Republican GOP Republicanism US politics



Mark Levin asks, “why is Jeb Bush speaking at the Reagan Dinner”?

Now we know why.

jeb bus rino

God and Jeb at CPAC

Craig Shirley 

John McCain’s presidential campaign manager from four years ago, Steve Schmidt, has compared the upcoming Conservative Political Action Conference (CPAC) to the “Star Wars bar scene.”

Reflecting on the dysfunctional 2008 freak show that passed for a campaign against Barack Obama, Mr. Schmidt would know.

The conference’s problem, for many longtime participants, is not the diversity and raucous freedom one might expect to find in a social club on an alien planet. The quandary is that what is now the largest gathering of conservative activists in the nation has wandered far from its original intent, which was a rejection of the status quo.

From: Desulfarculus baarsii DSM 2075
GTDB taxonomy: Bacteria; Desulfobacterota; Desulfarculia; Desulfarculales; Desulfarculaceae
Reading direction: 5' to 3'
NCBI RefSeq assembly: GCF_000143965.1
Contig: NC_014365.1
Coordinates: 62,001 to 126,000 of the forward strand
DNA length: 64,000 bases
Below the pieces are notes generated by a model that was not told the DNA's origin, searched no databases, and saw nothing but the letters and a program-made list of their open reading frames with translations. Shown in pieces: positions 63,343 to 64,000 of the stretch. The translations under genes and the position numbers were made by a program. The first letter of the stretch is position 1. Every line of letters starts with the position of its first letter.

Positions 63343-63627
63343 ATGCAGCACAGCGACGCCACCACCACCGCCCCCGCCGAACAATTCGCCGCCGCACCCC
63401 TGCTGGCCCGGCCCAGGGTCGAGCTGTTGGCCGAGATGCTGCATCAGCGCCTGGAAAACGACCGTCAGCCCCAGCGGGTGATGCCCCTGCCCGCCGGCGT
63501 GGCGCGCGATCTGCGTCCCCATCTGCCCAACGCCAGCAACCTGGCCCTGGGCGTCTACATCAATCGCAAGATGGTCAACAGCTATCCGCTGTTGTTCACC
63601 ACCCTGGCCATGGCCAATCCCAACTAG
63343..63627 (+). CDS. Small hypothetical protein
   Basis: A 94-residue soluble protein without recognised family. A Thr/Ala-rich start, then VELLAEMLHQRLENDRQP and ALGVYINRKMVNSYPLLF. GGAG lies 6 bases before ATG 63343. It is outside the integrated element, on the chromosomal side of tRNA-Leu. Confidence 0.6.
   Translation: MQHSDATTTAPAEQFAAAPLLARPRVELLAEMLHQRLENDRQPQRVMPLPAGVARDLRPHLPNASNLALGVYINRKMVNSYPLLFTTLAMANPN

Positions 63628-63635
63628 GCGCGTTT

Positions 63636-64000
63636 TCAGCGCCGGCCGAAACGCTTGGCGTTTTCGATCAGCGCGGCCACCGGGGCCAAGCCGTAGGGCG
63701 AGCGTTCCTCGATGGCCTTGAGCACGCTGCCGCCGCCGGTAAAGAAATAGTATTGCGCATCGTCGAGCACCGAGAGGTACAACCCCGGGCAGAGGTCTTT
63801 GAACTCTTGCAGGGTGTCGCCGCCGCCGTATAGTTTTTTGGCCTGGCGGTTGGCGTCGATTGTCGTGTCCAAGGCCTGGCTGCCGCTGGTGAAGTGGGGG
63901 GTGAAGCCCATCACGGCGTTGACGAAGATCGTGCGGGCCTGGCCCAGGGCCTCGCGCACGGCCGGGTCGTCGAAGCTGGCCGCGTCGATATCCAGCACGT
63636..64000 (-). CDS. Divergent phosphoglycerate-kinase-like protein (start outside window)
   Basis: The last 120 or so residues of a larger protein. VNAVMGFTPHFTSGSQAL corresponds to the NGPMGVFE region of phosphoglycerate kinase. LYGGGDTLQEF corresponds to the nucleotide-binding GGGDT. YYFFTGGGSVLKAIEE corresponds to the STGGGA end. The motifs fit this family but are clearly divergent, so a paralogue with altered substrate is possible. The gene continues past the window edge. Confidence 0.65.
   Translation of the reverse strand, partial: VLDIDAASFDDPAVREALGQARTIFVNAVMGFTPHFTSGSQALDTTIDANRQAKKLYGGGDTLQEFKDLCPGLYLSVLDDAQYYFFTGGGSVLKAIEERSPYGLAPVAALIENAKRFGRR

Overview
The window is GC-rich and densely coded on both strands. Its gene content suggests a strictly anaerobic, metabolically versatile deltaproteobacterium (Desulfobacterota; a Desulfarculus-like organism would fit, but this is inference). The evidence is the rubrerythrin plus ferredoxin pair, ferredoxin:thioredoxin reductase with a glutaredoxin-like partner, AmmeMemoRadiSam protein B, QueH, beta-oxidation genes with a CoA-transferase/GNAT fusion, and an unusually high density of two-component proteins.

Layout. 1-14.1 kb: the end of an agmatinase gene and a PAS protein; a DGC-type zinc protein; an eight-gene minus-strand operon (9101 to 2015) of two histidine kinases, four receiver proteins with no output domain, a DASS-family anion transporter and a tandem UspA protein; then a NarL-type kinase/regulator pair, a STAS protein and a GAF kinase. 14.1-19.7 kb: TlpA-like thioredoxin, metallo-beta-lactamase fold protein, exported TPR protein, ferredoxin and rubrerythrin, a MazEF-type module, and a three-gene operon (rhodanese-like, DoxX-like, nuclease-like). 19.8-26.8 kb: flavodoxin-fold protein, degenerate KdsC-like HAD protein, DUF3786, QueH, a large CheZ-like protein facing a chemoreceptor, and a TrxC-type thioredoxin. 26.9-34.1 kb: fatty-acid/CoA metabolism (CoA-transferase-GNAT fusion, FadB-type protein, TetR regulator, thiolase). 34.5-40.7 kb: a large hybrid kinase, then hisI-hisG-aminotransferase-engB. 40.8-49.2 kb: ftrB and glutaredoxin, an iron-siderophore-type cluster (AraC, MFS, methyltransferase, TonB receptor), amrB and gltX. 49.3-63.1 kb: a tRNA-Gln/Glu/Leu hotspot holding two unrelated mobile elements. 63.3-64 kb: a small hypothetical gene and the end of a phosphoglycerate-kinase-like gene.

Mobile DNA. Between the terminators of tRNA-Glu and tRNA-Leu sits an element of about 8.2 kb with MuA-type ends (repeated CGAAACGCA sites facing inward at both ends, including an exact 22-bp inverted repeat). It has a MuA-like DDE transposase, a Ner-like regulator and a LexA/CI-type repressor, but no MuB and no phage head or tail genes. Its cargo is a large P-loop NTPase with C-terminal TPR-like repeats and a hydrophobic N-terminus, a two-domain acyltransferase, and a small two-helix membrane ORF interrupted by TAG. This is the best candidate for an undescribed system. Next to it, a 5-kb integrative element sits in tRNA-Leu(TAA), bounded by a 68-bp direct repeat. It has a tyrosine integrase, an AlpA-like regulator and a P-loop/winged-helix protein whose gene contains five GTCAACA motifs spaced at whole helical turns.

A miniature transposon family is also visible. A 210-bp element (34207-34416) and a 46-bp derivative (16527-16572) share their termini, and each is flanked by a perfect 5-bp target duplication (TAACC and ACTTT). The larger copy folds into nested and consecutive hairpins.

In the old days, the event represented the best intellectual revolutionary elements of the conservative movement. Panel after panel would argue and debate issues such as abortion, foreign aid, spending policies and about what the true Holy Grail of conservatism entailed – defending institutions or individuals?

The conference was always separate and apart from the GOP establishment, even in the Reagan years. Today it no longer represents a joyous insurgency but is instead part of the Washington political establishment.

Indeed, CPAC was as much about taking on the GOP statists as anything.

In an earlier iteration, it would have been unthinkable to have the chairman of the Republican National Committee speak at CPAC. Now it is an entitlement, no matter what the ideology is of the party chairman.

More here.

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